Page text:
One reflects, however, that these achievements aren’t ones of sustained writing, or cumulative power; they are turnarounds and tricks, pithy one liners pulled out after some perfunctory setup. In the execrably toothless satire of "The Return of William Proxmire", Niven asks himself to lampoon at length the titular Democratic US Senator, he of the Golden Fleece Award which was routinely bestowed upon research projects he felt to be a waste of tax-payers’ money. Niven "achieves" this by having Proxmire devise a plan to eliminate the costly business of space travel by (hur hur) funding a theorist in time travel to find a way to travel back in time and prevent the discharge from the US Navy of every astrophysicist’s greatest inspiration, Robert A. Heinlein. Proxmire’s secret plan cannot long suppress the transformative genius of science fiction writers, who thrive even without Heinlein and inspire the world to build a Lunar colony. It’s desperately unfunny, unsophisticated, self-congratulatory stuff. It reeks, in fact, of crassness.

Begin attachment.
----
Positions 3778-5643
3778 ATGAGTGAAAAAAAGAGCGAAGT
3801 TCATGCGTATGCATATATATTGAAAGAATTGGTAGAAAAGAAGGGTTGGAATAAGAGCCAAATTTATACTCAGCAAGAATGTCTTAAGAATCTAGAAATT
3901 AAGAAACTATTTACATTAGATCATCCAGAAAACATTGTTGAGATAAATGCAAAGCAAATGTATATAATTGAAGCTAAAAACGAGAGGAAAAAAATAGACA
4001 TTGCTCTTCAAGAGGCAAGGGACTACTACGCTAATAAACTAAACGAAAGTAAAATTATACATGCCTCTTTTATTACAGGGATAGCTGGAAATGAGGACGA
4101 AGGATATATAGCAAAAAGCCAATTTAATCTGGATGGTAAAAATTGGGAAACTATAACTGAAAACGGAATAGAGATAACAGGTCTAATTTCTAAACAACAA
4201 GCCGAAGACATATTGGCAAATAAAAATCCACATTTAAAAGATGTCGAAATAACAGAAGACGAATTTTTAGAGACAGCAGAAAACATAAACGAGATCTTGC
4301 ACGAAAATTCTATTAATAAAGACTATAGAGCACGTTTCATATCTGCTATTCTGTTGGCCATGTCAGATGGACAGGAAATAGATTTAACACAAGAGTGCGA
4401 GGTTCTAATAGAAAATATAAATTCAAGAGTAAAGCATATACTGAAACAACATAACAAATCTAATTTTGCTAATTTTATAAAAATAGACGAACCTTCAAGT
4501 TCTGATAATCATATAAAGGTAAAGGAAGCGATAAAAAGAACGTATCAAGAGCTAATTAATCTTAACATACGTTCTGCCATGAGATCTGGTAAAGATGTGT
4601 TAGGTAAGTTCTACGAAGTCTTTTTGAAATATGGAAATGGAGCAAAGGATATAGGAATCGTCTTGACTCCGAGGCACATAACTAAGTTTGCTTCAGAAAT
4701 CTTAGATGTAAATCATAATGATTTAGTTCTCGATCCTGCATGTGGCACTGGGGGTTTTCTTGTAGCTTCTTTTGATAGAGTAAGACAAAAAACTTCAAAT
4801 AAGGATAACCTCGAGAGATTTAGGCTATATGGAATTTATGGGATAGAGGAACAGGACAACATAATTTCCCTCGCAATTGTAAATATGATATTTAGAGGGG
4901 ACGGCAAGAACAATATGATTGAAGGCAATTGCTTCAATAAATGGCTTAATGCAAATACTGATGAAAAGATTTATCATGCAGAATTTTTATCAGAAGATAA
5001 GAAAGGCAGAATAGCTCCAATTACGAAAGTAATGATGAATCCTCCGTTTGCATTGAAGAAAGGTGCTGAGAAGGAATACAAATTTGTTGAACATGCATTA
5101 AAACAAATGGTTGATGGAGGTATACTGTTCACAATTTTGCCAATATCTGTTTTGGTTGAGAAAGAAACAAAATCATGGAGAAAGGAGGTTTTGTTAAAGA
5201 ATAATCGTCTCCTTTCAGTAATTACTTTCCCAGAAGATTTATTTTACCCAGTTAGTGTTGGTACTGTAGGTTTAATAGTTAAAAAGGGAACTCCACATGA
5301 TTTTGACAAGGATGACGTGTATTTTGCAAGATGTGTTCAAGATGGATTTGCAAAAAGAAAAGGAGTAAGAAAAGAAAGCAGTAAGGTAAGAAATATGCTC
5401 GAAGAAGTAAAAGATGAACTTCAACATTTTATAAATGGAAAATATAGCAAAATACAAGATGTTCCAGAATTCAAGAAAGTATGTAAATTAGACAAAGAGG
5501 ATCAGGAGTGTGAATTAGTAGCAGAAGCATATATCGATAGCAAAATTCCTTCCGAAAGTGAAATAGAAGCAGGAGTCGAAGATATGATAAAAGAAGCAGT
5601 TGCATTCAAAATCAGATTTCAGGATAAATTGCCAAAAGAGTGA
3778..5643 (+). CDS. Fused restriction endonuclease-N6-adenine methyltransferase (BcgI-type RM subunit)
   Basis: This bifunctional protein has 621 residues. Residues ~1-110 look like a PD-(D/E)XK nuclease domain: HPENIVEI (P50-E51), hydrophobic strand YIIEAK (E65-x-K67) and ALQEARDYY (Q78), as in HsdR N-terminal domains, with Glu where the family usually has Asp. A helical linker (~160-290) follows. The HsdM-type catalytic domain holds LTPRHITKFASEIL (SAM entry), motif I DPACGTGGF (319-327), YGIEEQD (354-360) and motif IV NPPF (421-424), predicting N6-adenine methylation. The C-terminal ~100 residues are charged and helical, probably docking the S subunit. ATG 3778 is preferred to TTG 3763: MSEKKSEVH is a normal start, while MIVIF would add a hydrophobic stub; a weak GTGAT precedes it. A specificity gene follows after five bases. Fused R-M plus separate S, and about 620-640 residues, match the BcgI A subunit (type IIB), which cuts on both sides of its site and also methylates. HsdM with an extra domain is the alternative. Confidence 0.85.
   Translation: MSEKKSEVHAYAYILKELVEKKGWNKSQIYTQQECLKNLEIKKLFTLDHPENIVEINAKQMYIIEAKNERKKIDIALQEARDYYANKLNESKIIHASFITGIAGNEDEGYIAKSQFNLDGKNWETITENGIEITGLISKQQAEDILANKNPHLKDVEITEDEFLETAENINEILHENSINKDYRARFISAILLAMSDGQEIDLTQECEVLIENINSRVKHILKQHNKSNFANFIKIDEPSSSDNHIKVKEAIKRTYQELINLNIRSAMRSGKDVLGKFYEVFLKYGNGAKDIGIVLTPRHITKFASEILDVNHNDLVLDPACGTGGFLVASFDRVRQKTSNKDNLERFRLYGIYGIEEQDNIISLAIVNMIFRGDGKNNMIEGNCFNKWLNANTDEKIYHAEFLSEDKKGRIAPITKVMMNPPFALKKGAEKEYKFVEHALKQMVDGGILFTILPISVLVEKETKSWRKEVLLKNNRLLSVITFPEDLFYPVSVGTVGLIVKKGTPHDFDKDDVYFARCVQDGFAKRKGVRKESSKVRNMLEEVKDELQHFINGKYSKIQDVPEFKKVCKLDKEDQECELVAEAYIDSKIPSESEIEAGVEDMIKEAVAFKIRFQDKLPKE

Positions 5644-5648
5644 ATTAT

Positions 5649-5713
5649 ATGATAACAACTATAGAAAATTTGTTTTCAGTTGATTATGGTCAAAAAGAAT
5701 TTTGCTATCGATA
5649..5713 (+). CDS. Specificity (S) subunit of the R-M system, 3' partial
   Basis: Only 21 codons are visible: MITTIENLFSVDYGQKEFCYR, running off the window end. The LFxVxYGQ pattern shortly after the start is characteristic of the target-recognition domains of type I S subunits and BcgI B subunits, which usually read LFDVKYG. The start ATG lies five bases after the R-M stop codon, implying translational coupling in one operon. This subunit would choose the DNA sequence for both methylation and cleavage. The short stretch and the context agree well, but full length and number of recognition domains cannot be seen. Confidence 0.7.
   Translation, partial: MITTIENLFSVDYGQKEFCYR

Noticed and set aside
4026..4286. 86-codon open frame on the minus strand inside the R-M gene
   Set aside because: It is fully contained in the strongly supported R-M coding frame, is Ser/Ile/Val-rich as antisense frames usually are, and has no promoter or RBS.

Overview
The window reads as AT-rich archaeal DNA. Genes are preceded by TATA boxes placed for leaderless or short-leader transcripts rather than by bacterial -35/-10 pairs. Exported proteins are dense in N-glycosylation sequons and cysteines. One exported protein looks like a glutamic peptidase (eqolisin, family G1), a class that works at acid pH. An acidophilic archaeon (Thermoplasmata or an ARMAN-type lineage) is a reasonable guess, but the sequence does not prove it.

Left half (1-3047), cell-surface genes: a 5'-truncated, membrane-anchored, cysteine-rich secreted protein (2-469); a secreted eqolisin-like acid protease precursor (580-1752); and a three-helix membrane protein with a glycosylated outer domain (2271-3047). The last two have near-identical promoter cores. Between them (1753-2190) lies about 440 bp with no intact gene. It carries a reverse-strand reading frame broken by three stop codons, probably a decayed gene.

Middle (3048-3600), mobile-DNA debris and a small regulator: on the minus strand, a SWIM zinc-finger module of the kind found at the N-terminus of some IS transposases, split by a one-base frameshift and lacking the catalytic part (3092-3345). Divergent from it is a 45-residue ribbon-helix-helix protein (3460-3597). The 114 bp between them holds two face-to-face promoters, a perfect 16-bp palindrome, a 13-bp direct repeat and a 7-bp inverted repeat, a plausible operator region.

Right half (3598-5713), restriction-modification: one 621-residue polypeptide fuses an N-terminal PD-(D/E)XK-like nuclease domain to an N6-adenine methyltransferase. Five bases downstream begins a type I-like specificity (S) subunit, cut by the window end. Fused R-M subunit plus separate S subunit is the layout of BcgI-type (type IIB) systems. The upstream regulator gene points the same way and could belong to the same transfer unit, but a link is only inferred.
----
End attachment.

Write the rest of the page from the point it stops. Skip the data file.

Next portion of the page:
So, too, does the essay "Man of Steel, Woman of Kleenex", a piece the charitable reader would like to experience as Niven satirizing himself, or at the very least the caricature of him as a humorless literalist. Alas, the story in fact attempts to be the work of an amusing literalist, and in so doing manages only bone-headed, inadvertent misogyny. Niven imagines, in excruciating, Comic Book Guy detail, the likely consequences of Superman having sex with Lois Lane: “Superman would literally crush LL’s body in his arms, while simultaneously ripping her open from crotch to sternum, gutting her like a trout.” (p. 159) This is not smart writing, on any level. Nor is "Smut Talk", a story from the Draco’s Tavern series (a story must always be part of a series) in which our narrator contracts a sexually transmitted entity—yes—and consequently is practically begged by an extremely attractive female xenobiologist to make love to her. I’d be a far happier reviewer if I was actually making this stuff up.